As far as I understand, these measurements are typically a sweep. A single sweep's pretty short. If anything, that's fairly generous to the speakers and only tells you about brief peaking behaviour. The kind of multi-tone, high spl compression testing that is done in @hardisj's reviews seems like what is necessary to really discern speaker limitations.
 
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Justin Ayers
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Thread Starter #3
Well, they aren't. I don't know where this idea that [email protected] is "so loud" has come from, exactly, other than perhaps the fact that most cheap, small 2-ways cannot handle it. Music has dynamic range. Film/TV has even more, beyond most music(other than some types of classical). If you listen at an "average" level of 75dB, it's entirely possible to encounter material that will briefly push the speaker to 105dB. It's not extremely common, but it does exist. And that's at 1m. If you go out to 3m(a common household listening distance) you're already looking at -6 to -9dB of loss depending on how you do that math/account for reflections.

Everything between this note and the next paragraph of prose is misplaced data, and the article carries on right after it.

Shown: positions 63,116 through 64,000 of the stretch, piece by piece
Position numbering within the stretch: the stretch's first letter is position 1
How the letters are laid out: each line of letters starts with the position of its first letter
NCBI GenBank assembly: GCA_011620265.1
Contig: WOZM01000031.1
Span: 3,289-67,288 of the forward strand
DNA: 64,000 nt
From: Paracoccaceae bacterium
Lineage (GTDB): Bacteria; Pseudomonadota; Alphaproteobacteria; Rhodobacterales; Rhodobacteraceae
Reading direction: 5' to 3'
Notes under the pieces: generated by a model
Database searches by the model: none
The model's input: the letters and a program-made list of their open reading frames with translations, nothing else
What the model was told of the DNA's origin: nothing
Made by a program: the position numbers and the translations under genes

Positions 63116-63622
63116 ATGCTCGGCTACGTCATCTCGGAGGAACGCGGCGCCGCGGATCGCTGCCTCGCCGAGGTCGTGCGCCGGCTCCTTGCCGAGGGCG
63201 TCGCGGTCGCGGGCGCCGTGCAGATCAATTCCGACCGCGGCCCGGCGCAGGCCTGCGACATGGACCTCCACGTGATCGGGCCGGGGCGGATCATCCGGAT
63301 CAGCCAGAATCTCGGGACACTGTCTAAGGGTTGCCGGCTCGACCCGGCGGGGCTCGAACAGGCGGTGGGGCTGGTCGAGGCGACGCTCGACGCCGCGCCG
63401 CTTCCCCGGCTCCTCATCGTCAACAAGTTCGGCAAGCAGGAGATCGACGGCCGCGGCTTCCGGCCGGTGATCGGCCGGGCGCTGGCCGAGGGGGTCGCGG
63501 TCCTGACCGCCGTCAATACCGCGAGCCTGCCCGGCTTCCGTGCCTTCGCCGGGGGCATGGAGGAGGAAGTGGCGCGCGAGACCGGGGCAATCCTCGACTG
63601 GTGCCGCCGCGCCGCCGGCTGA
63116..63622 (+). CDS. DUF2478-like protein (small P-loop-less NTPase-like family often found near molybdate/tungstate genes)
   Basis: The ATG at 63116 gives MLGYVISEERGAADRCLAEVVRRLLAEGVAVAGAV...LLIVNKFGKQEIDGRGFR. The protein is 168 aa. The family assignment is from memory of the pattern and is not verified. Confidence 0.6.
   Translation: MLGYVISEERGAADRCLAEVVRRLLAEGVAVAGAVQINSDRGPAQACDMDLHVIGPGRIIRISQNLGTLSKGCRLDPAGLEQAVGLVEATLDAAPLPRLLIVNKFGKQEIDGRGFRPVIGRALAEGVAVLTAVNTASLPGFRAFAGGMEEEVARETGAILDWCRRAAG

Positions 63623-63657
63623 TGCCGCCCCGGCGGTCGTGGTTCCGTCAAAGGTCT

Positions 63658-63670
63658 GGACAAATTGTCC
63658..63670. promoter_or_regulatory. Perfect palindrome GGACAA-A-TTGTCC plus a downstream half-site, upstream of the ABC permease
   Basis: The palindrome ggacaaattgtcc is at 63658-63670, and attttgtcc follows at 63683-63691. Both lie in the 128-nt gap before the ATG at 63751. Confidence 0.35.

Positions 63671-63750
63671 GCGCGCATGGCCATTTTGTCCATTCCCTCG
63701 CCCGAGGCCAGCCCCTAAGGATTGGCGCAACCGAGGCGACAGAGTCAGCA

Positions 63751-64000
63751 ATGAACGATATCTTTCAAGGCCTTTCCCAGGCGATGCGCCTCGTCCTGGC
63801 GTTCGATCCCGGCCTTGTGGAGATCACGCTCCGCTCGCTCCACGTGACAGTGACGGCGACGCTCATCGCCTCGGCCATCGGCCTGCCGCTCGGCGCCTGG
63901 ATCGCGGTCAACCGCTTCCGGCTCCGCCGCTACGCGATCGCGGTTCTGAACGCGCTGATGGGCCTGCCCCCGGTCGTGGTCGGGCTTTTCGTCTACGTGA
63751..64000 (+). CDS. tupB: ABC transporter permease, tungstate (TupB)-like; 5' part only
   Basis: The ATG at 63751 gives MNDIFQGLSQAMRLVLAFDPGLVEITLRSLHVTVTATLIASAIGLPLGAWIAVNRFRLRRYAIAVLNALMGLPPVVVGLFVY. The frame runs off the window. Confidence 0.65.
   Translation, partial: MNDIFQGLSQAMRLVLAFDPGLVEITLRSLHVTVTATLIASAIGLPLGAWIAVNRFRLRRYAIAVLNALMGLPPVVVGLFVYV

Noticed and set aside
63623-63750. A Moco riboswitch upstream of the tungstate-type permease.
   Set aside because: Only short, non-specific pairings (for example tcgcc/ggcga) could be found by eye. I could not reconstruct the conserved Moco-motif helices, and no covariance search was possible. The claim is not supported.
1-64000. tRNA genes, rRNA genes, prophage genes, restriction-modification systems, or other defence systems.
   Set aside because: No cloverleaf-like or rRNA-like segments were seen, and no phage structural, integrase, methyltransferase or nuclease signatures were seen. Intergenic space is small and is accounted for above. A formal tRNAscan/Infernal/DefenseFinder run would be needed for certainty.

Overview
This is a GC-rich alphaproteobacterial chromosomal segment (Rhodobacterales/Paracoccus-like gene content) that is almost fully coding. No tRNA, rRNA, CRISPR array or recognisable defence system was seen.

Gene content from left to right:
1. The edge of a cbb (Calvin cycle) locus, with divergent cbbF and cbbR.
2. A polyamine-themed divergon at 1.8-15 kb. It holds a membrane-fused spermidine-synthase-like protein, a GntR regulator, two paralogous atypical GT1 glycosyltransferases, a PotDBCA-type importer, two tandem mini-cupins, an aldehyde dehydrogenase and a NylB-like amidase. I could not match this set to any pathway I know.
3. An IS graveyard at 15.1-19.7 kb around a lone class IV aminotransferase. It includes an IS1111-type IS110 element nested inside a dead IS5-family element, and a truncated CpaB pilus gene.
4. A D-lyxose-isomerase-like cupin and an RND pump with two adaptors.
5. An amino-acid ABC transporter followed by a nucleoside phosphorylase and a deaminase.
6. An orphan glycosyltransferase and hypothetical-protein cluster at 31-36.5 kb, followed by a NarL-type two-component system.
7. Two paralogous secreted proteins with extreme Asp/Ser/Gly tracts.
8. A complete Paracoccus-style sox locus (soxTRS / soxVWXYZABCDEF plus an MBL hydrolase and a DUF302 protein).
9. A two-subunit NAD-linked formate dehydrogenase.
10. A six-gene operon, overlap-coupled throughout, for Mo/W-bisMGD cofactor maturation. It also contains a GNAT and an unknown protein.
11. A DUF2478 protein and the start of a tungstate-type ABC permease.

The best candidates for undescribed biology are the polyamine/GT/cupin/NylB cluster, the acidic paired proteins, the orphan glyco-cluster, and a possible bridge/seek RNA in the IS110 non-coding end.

As far as I understand, these measurements are typically a sweep. A single sweep's pretty short. If anything, that's fairly generous to the speakers and only tells you about brief peaking behaviour. The kind of multi-tone, high spl compression testing that is done in @hardisj's reviews seems like what is necessary to really discern speaker limitations.
These are the words of NRC:

very loud and considered far beyond normal listening levels

So, it appears the problem is that NRC's description is strongly misleading. Should it be "very loud and considered far beyond normal listening levels from the testing distance but not from a common human listening distance"?

Thanks for the clarification. I didn't see how wearing earplugs during testing and testing speakers at levels "very loud and far beyond normal listening" would be useful. But, the drop in level at distance seems to explain the situation.

edit: Corrected apparent dyslexia
 
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pozz

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#4
Just be to clear. It's not "NRC" aka the National Research Council of Canada that's saying those things, but the writers working for SoundStage!, an audio magazine. They make measurements in the NRC's facilities.